Interview: Karen Chance
by Gayle Surrette
Review by Gayle Surrette
SFRevu Interview ISBN/ITEM#: INTKarenChance
Date: April 2008
Links: Author's Website / Embrace the Night Review /
SFRevu: For those of us who've been following Cassie's adventures in Touch the Dark, Claimed by Shadow, and now Embrace the Night, it seems that you've ended the story arc that ran over these three books. However, it seems that now we have some new threads that could be used to continue with another arc. Do you have plans for Cassie or will she be taking some time off as you work on your new series with Dory?
Karen Chance: I conceived the Cassie Palmer books as a series of interwoven trilogies. The first of these, centering around the theme of Cassie becoming Pythia, has now been completed. I'm already working on the next, which concerns the war that began in the first trilogy. The Dory books will be coming out concurrently with the Cassie series, with a new book published approx. every six months.
SFRevu: In preparation to putting together these questions I visited your web site. While the tarot cards go with Cassie's gift, do you have an interest in the cards? Who did the art on the deck for your site?
Karen: I did the art for the deck, as well as for a few other things here and there on the site, like the image of Cassie, the cartoons, etc. I know just enough about Photoshop to be dangerous, and I'm not afraid to use it! Actually, I didn't have much choice because I couldn't find a deck that went along with the theme I wanted (ancient Greek divinities) and had just the right people for the right cards. The deck is an ongoing process, with a new card or two up each week. I'm hoping to finish it before next year. I think tarot is fun, although I don't ascribe the same power to it that Cassie does!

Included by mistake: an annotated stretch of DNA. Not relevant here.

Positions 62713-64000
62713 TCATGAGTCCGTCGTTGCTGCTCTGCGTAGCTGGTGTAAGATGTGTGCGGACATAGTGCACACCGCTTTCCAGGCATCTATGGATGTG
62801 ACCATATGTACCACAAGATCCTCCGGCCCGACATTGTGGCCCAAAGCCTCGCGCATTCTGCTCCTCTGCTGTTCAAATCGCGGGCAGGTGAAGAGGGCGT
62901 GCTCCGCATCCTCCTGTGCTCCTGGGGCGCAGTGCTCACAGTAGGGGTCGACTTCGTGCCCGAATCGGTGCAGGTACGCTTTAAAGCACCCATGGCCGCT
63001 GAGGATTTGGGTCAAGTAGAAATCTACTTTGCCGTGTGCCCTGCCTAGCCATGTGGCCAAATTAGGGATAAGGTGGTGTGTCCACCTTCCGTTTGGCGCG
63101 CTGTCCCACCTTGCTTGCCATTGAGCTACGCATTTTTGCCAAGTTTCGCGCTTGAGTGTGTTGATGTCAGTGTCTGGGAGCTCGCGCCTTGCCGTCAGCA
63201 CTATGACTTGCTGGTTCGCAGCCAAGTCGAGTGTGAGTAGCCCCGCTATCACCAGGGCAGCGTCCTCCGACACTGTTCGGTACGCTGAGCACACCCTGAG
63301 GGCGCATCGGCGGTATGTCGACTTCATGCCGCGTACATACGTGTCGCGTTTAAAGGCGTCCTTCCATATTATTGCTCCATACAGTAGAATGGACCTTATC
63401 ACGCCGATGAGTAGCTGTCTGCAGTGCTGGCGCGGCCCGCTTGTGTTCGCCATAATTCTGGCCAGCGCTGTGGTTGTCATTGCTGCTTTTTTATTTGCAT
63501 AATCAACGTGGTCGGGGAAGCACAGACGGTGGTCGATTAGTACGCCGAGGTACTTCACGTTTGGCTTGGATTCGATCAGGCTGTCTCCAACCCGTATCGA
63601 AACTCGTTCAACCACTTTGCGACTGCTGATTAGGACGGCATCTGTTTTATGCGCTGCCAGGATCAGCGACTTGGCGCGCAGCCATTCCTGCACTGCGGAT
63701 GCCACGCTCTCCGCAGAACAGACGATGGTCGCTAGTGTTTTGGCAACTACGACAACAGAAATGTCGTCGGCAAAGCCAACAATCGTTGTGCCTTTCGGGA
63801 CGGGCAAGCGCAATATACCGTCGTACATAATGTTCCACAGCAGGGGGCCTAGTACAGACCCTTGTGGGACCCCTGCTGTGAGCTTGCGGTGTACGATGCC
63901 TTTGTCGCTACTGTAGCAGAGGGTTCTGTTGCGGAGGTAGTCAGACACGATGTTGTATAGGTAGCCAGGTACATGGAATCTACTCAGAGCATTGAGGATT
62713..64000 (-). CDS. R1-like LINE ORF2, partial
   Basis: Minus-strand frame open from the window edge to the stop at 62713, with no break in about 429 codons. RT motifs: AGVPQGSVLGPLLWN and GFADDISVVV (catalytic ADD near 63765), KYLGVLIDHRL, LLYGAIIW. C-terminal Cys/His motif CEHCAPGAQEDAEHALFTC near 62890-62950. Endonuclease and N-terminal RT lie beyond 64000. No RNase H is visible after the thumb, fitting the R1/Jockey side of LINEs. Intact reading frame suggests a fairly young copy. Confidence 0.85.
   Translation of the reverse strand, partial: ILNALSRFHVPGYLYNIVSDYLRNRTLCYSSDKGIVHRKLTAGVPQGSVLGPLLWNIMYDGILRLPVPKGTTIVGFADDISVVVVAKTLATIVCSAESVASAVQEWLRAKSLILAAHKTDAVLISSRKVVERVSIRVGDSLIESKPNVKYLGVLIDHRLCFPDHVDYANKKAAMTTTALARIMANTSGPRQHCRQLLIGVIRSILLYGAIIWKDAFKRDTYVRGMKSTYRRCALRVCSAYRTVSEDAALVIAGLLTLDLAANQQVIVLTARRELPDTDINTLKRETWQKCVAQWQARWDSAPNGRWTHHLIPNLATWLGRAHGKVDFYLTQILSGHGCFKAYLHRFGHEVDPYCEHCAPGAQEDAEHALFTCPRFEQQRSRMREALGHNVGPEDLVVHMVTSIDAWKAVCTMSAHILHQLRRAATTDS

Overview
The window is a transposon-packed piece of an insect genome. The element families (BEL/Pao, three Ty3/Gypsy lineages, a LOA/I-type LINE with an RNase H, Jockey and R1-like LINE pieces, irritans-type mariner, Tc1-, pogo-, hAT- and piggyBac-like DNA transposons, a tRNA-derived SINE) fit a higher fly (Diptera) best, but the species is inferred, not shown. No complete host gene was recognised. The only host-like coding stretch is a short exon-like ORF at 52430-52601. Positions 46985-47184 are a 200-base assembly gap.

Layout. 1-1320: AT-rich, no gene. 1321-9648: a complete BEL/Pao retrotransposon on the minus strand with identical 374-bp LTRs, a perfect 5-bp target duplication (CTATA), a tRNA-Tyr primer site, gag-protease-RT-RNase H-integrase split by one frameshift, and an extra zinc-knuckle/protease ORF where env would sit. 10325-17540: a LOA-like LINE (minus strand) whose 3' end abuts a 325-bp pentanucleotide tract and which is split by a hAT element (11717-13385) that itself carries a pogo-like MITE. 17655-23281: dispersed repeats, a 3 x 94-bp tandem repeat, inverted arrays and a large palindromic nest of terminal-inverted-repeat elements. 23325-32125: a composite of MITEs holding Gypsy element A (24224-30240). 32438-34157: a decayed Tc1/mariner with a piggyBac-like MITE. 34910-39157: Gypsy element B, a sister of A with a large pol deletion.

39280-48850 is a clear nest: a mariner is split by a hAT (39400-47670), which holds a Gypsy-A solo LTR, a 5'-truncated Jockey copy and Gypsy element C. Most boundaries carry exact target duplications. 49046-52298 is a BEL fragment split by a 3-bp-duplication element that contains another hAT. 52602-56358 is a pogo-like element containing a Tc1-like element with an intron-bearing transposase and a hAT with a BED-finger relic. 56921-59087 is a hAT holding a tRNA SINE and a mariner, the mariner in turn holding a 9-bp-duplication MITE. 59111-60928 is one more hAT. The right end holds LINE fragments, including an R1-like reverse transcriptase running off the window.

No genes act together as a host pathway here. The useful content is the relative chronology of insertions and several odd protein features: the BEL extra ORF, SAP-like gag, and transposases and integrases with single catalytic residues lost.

SFRevu: In the current series, Cassie moves through time. How has your degree in history been helpful in dealing with the scenes set in the past?
Karen: Well, it makes research a lot easier! I already own most of the books I need for that, as well as about a metric ton of class notes, so I don't have to spend a huge amount of time in the library. And using historical events and/or places as a backdrop adds fun to the books while making me feel like I'm getting some good out of all that study.
SFRevu: While your books are ripping good action-adventure stories with a strong female lead who doesn't wait to be rescued, they're considered to be paranormal romance. Is there a definition of this subgenre? How do you feel about the subgenre and its label?
Karen: That's actually a more complex question than it sounds. When I started out, I was pretty naive about genre expectations. So when someone asked me if my books were paranormal romances, I cheerfully replied, "Sure!" They were paranormal, they contained a romance, so it seemed obvious that the term fit. But of course, I was getting myself in a LOT of hot water without realizing it. What I didn't know was that some romance fans have very specific expectations for their books, including things like a focus on the romance (which makes sense) and a happily-ever-after ending (which doesn't so much, when you consider that Romeo and Juliet and Gone with the Wind are among the world's best-known romances, yet neither ends exactly happily.)
Anyway, I can't write to a formula and I don't try. A lot of romance fans have been nice enough to say that they enjoy my books anyway. Others ... not so much. I still get excoriated from time to time for breaking the rules of a genre in which I don't actually write. Of course, I also get angry letters from horror fans sometimes too, who have found my books shelved in the horror section of their local book store and write to let me know that I don't write horror. They always seem surprised when I agree with them. These days, I define my books as fantasies, because the fantasy elements are the main focus, and let others fight about where to shelve the books.
SFRevu: What has surprised you most about your readers and their reaction to your novels?